Saturday, September 10, 2011

Philosophy and psychotherapy

I came across this article in the Washington Post about "Philosophical counseling." I had heard of philosophical counseling before, when I was an undergraduate majoring in philosophy at Michigan State. I seriously considered philosophical counseling as a career--and today, I would consider myself a philosophical psychotherapist.

Here's a quote from the article:

Patricia Anne Murphy is a philosopher with a real-world mission.
Murphy may have a PhD and an intimate knowledge of Aristotle and Descartes, but in her snug Takoma Park bungalow, she’s helping a broken-hearted patient struggle through a divorce.
Instead of offering the wounded wife a prescription for Effexor — which she’s not licensed to do anyway — she instructs her to read Epictetus, the original cognitive therapist, who argued that humans often mistake their feelings for facts and suffer as a result.


I support their intentions, with one major caveat: It is  incorrect for philosophical counselors to assume that they are the only ones applying philosophy to every-day problems. I have asked many of my clients to read Epictetus and Sartre. (Well, not as much Sartre, as he can be a big obtuse.) I have quoted Nietzsche and Kierke­gaard to clients. I frequently encourage clients to discuss epistemology or ethics when they are confronting difficulties in their lives, as appropriate. And I am not a philosopher; I am a therapist, with a master's degree in social work. (Side note: One of the nice things about being a social worker is that I had a very broad liberal arts education before I got my master's degree.) And I am not alone--I know dozens of other psychotherapists who apply philosophical principles to their practice.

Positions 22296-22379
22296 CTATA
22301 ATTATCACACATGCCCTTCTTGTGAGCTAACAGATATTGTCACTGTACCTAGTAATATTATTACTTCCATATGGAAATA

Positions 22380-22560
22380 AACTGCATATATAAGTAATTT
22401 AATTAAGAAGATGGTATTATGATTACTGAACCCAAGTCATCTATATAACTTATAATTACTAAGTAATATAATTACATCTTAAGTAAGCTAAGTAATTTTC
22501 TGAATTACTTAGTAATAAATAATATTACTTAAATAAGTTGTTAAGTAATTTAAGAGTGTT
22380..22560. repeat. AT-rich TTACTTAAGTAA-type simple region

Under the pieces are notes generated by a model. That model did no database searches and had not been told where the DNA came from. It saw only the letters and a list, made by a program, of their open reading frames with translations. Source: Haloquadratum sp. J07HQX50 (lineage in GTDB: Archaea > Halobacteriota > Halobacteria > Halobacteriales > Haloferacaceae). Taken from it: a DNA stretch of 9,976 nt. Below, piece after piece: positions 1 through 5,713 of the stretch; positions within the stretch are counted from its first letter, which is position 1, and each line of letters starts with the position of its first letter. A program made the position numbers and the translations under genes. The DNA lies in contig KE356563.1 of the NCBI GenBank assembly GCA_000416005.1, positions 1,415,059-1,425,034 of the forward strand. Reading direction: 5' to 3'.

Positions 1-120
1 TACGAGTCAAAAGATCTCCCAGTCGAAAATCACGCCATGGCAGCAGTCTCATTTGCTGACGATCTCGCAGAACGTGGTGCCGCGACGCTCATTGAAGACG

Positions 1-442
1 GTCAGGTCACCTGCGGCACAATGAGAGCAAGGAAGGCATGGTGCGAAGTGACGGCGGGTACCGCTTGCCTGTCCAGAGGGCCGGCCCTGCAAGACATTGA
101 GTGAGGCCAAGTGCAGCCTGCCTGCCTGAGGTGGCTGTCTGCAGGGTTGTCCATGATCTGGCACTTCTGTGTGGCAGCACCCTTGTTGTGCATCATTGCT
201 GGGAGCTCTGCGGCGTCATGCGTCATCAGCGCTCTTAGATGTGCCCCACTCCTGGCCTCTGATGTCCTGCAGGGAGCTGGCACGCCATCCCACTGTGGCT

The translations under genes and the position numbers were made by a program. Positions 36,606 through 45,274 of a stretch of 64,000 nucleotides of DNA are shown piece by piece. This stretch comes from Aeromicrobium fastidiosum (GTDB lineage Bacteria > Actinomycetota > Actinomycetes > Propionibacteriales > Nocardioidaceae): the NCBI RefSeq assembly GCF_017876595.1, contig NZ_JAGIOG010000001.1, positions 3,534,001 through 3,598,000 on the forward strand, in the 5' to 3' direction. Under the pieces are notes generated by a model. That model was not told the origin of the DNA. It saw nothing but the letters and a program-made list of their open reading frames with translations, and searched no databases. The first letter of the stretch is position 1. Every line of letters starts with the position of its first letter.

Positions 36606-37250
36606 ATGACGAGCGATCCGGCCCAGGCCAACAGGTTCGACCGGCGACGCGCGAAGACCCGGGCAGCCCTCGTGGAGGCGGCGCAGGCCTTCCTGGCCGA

Never the less, the article is good, and addresses the reality that philosophy (and literature and art, as well) are means through which people can examine the concerns they have in their daily lives.

Read the whole thing here.

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